3.5. Antimicrobial Activity

Figures 5(a), 5(b), and 5(c) show the qualitative SEM assessments of bacteria incubated with samples. It could be observed that many multiple bacterial colonies formed colony masses on the surfaces of Ti and TNTs. In strong contrast, very few single bacterial colonies were detected on OCT/PLGA-TNTS.

Antibacterial activity was evaluated for 7 d as shown in Figure 5. On day 1, OCT/PLGA-TNTs loaded with OCT generated a high antibacterial rate of 100%. Although a slight decrease in the antibacterial rates was observed as time increased, a high antibacterial rate of 97.2% was maintained until day 7. This finding suggests an effective and long-term antibacterial activity against S. aureus. TNTs alone exhibited slight antibacterial rate of about 20%, which was relatively constant with time.

3.6. Cell Morphology

The BMSCs displayed dramatically different shapes related to the topography of the substrate, as shown in Figure 6. Most of the BMSCs on Ti appeared round and spread poorly with no cellular extensions and filopodia propagation indicative of undifferentiated BMSCs (Figures 6(a), 6(b), and 6(c)). By contrast, the cells on OCT/PLGA-TNTs (Figures 6(d), 6(e), and 6(f)) and TNTs (Figures 6(g), 6(h), and 6(i)) had to extend across the tubes to locate a protein-deposited surface on intertubular areas for initial contact, thereby becoming more extended with a large number of prominent filopodia and unidirectional lamellipodia extensions compared with Ti, and pure TNTs with a larger diameter presented stronger induction.

3.7. Adhesion and Proliferation

The highest numbers of initial adherent cells on OCT/PLGA-TNTs and lowest numbers of initial adherent cells on TNTs are shown in Figure 7. Upon contact of an implant surface with blood, the proteins available in the serum adsorb to the surface within an initial incubation time and mediate the subsequent cellular performance [11, 28]. Cell attachment is believed to be significantly greater on material surfaces with more protein adhesions [2933]. Thus, OCT/PLGA-TNTs with more protein adhesions induced more cell attachment at an early time than Ti, and TNTs with the fewest protein aggregates induced the least attachment.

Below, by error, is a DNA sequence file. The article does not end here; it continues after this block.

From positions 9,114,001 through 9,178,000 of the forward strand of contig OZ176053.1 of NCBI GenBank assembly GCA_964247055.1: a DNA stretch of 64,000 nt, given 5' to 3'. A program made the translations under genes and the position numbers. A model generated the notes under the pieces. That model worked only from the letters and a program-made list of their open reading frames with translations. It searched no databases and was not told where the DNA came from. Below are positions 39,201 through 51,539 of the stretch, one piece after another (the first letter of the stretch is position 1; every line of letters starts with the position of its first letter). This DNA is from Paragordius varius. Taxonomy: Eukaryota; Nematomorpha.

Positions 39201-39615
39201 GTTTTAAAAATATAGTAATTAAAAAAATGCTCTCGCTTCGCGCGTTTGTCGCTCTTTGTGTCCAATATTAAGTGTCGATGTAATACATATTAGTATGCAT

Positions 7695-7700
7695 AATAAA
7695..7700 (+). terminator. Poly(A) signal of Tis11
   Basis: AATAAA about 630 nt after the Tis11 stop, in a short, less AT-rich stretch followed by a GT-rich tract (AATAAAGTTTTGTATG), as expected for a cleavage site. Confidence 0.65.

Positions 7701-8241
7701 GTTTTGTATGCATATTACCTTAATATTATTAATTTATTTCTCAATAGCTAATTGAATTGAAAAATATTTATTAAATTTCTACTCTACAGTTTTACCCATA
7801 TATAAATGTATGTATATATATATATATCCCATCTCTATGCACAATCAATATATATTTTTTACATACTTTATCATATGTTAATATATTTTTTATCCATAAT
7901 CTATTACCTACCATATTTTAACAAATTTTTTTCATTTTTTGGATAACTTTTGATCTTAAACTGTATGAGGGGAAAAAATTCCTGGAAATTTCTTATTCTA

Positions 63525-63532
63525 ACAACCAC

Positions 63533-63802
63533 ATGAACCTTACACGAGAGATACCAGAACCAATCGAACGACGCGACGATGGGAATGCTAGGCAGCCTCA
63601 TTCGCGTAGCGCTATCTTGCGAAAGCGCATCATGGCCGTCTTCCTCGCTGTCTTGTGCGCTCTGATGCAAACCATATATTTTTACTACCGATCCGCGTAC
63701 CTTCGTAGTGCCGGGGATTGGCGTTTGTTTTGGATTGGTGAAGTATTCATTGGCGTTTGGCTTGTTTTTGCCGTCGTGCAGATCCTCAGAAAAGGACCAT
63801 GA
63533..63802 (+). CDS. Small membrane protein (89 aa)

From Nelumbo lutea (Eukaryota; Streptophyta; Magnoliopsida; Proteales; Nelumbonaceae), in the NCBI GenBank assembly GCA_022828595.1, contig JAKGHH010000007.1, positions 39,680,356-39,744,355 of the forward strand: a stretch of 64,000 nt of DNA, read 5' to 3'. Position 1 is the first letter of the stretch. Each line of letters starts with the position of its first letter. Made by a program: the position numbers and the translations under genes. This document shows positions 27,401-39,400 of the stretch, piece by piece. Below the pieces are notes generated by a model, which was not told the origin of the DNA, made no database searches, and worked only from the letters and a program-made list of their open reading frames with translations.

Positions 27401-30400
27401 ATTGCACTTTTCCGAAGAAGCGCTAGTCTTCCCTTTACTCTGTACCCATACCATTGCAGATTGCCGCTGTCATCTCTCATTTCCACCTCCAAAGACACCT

Cell proliferation was measured by the CCK-8 assay (Figure 8). On day 1, the cell numbers on OCT/PLGA-TNTs were slightly smaller than those on Ti. This slight proliferation suppressive effect was possibly related to the differentiation tendency of BMSCs because of the reciprocal relationship between cell proliferation and differentiation [34, 35]. The inhibition of BMSC proliferation was not serious or long. By days 3 and 7, the cell growth on 100 nm OCT/PLGA-TNTs caught up because of the large surface area available for cell colonization. This finding indicates that OCT/PLGA-TNTs did not impair cell viability and could support cell proliferation. However, cell proliferation on TNTs was obviously lower than that on the Ti control and OCT/PLGA-TNTs, and this trend became more evident with time. The very low adhesion at the early stage can potentially lead to cell quiescence or even apoptosis by anoikis, a type of programmed cell death through “homelessness” [36].

3.8. Gene Expressions

The expression levels of osteogenesis-related genes including RUNX2, ALP, OCN, and COL-1 were assessed by qRT-PCR. The results are shown in Figure 9. The three topographies explored in this study induced different gene expression levels. Previous study reported that elongated BMSCs are prone to undergo osteogenesis [37, 38], so the effects of nanotubes on inducing fast and good distribution of BMSCs favored the osteogenic ability. OCT/PLGA-TNTs and TNTs significantly promoted the expression of osteogenesis-related genes and demonstrated excellent osteogenic activity, with the latter exhibiting a higher promotion.

4. Discussions

With the steadily increasing demand for implants, a proper approach that can endow biomaterials with long-term antibacterial ability and biointegration has been actively pursued [28]. In the present study, OCT/PLGA was loaded into TNTs using a simple solvent-casting technique. The design sustained OCT release and maintained the characteristic hollow structure of TNTs. OCT/PLGA-TNTs showed good antibacterial characteristics and biointegration and are thus important to prevent implant-associated infections.